When you think of heritage you might think of old things like museums, archives or historical buildings, gardens and sites, but our heritage is not just about things in the past it includes periods of time right up to the present day and can include natural heritage too. My top five recommends include a mixture of built and natural heritage: some resources linked directly to the curriculum and others aimed at families. It also includes tours of historic and natural sites which you can see from the comfort of your own home.
1. Wildlife Watch
Wildlife Watch is the junior branch of The Wildlife Trusts and the UK’s leading environmental action club for kids. Under the resources tab you can find a mixture of games, activities, nature facts and films suitable for primary aged children.
There is so much content on the website that this may be one best browsed by educators and parents first rather than as a self-guided activity. There are links to live webcams where you can watch nature from across the British Isles, an infographic telling you about the snoozing habits of different animals and you can explore interesting facts and images of different habitats, seasons and creatures.
For more informal learning activities why not take part in a family challenge? Using resources from the resources downloads page you can take part in Birdsong or Wildlife Bingo, play i-spy or make your own set of wildcards (this is similar to the format of Top Trumps and I do love the addition of the ‘cute factor’ as one of the categories!). Younger children are also catered for with some simple crafts and colouring pages.
2. English Heritage
An easy to navigate set of downloadable self-led resources linked directly to the KS1-KS3 history curriculum. These are conveniently divided into themes for parents and educators including Pre-history, Romans, Anglo-Saxons and Normans, Tudors and Stuarts and the World Wars. Activities include YouTube videos and tours of a number of English Heritage sites on Google Arts and Culture as well as arts activities such as how to build a prehistoric roundhouse from cardboard and straws.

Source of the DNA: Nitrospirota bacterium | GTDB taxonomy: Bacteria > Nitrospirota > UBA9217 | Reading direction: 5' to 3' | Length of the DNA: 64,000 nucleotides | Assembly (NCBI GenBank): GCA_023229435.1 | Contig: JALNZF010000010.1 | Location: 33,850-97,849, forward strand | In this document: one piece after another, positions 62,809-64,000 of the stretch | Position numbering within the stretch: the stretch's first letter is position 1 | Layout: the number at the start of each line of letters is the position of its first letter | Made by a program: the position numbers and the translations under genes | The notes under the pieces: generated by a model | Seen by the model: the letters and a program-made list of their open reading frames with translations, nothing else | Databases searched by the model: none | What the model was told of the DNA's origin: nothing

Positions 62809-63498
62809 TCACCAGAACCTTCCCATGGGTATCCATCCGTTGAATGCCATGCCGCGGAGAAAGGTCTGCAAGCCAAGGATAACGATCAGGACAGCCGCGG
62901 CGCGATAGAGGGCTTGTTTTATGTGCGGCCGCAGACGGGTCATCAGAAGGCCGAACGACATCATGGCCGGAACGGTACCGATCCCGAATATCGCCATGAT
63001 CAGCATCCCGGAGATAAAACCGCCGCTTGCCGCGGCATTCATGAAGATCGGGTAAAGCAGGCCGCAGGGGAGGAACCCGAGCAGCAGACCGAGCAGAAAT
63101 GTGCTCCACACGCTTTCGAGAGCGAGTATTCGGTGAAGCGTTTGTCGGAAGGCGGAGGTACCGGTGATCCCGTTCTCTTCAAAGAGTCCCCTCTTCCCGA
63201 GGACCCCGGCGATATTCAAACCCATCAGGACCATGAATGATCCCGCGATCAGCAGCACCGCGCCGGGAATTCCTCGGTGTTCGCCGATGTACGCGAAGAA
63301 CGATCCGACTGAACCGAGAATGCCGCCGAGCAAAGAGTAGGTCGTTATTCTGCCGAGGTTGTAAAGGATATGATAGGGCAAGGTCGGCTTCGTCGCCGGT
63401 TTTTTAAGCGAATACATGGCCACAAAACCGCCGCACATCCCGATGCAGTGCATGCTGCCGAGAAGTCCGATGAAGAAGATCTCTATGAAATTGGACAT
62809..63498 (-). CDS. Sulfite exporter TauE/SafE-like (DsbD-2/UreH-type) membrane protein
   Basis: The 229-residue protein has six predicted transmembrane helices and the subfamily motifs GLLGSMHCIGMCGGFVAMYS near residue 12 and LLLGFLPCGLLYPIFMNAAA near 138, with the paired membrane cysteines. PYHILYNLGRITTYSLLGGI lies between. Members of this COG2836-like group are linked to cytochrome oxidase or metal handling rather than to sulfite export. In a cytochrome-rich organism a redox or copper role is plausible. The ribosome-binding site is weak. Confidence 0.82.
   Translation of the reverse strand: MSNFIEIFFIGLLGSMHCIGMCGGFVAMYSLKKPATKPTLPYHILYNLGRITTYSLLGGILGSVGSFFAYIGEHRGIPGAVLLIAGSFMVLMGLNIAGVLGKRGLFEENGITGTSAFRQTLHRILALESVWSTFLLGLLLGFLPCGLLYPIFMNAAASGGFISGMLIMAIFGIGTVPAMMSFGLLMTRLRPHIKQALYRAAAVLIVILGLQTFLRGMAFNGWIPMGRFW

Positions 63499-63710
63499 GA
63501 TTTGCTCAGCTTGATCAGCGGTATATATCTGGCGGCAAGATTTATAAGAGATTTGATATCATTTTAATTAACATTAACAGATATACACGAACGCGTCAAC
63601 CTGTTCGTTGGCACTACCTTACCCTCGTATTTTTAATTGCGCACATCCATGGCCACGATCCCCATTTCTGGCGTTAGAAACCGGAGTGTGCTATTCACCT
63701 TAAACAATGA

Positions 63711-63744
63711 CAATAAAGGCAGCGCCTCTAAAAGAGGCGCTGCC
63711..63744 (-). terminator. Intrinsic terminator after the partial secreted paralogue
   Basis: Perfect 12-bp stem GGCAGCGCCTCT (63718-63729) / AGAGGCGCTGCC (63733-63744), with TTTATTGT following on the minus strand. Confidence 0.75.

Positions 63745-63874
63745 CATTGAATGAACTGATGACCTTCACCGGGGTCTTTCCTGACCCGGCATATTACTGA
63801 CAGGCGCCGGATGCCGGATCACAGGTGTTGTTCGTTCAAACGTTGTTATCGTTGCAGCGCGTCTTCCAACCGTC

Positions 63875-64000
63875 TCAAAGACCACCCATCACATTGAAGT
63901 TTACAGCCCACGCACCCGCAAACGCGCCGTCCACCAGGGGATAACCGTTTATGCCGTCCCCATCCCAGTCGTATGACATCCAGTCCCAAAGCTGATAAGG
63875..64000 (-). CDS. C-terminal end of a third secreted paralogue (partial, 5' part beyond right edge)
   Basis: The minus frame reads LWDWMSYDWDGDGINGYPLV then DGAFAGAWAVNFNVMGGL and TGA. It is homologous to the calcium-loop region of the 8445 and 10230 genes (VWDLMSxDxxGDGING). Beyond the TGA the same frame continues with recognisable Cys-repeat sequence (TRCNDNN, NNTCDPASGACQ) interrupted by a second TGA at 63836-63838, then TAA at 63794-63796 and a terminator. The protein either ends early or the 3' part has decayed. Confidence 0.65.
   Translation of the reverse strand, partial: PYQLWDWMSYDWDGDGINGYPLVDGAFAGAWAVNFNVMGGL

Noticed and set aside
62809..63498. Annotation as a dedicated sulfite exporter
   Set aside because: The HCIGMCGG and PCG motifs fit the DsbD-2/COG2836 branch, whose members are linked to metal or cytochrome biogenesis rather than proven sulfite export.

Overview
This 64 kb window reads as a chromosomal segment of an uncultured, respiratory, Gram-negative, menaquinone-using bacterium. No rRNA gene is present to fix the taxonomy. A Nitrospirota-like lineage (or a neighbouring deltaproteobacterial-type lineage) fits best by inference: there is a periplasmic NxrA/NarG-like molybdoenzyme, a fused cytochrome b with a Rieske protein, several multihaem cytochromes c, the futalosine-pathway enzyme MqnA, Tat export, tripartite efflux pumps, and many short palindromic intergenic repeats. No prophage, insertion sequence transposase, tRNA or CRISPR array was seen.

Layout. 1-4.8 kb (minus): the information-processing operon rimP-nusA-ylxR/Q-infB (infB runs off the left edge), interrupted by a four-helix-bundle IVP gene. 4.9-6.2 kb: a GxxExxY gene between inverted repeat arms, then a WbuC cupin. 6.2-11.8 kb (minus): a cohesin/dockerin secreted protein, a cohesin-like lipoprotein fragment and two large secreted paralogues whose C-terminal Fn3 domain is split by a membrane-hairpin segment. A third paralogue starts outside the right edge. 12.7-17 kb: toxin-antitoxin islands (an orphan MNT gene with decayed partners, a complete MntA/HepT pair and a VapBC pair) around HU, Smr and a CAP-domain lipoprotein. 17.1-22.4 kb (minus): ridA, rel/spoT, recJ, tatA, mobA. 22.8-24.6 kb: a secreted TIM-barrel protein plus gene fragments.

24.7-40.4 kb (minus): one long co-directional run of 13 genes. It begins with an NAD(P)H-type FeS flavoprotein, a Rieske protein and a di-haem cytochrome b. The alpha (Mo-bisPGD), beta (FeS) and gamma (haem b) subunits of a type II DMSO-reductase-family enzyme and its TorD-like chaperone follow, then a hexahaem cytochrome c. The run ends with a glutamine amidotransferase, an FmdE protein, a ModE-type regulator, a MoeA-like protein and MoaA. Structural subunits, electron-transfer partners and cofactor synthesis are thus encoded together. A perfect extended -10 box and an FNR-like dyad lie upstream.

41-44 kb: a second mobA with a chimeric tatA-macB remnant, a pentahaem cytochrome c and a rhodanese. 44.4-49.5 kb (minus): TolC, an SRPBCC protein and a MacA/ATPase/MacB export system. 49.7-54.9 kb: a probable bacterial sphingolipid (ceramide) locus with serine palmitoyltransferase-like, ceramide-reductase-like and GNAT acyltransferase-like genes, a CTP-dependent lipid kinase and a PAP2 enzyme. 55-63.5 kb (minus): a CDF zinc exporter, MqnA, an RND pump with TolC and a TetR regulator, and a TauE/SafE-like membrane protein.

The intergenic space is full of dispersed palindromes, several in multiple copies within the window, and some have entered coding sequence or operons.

3. Imperial War Museum
Tune in to the Imperial War Museum’s Adventures in History channel every Wednesday at 2pm to hear engaging stories about real people’s lives in the Second World War that you won’t have heard in the classroom. Delivered by experts from the Imperial War Museum, each film is around 15 minutes long and made fully accessible with transcripts, archive film and images from the collection superimposed over the narration. Learn how cakes were made from carrots and about George Grumpy, one of the first spitfire pilots at Duxford. Grown-ups can become involved in a family mission too by joining in one of the challenges set on the Imperial War Museum’s Facebook and Twitter pages.
If you enjoy watching these films, you can explore more learning resources from the Imperial War Museum here.
4. Norwich 360
Take a virtual tour of historic places of interest, in and around the city of Norwich, presented as a series of interactive 360-degree panoramas. Historic sites featured in Norwich include Norwich Cathedral, Dragon Hall and the Museum of Norwich at the Bridewell while sites further afield include the RAF Radar Museum and The National Trust’s Blickling Hall Estate. Some background information on each site is included.
5. The Wildlife Trust family resources
If you are wondering how to engage children with nature from home, especially if you don’t have access to a garden, take a look at The Wildlife Trusts’ resources for kids and families. These pages include different resources to Wildlife Watch. Learn about the wildlife we share our gardens and environments with including brilliant butterflies and freaky fungi, take a quiz, watch a film or explore your creative side using one of the activity sheets of things to make and do such as creating a butterfly feeder or rain stick. Of all of the resources available one of my favourites has to be the Poodunnit quiz, surely a guaranteed way to get curious children (and adults!) smiling and engaged with nature?
By Lizzie Figura-Drane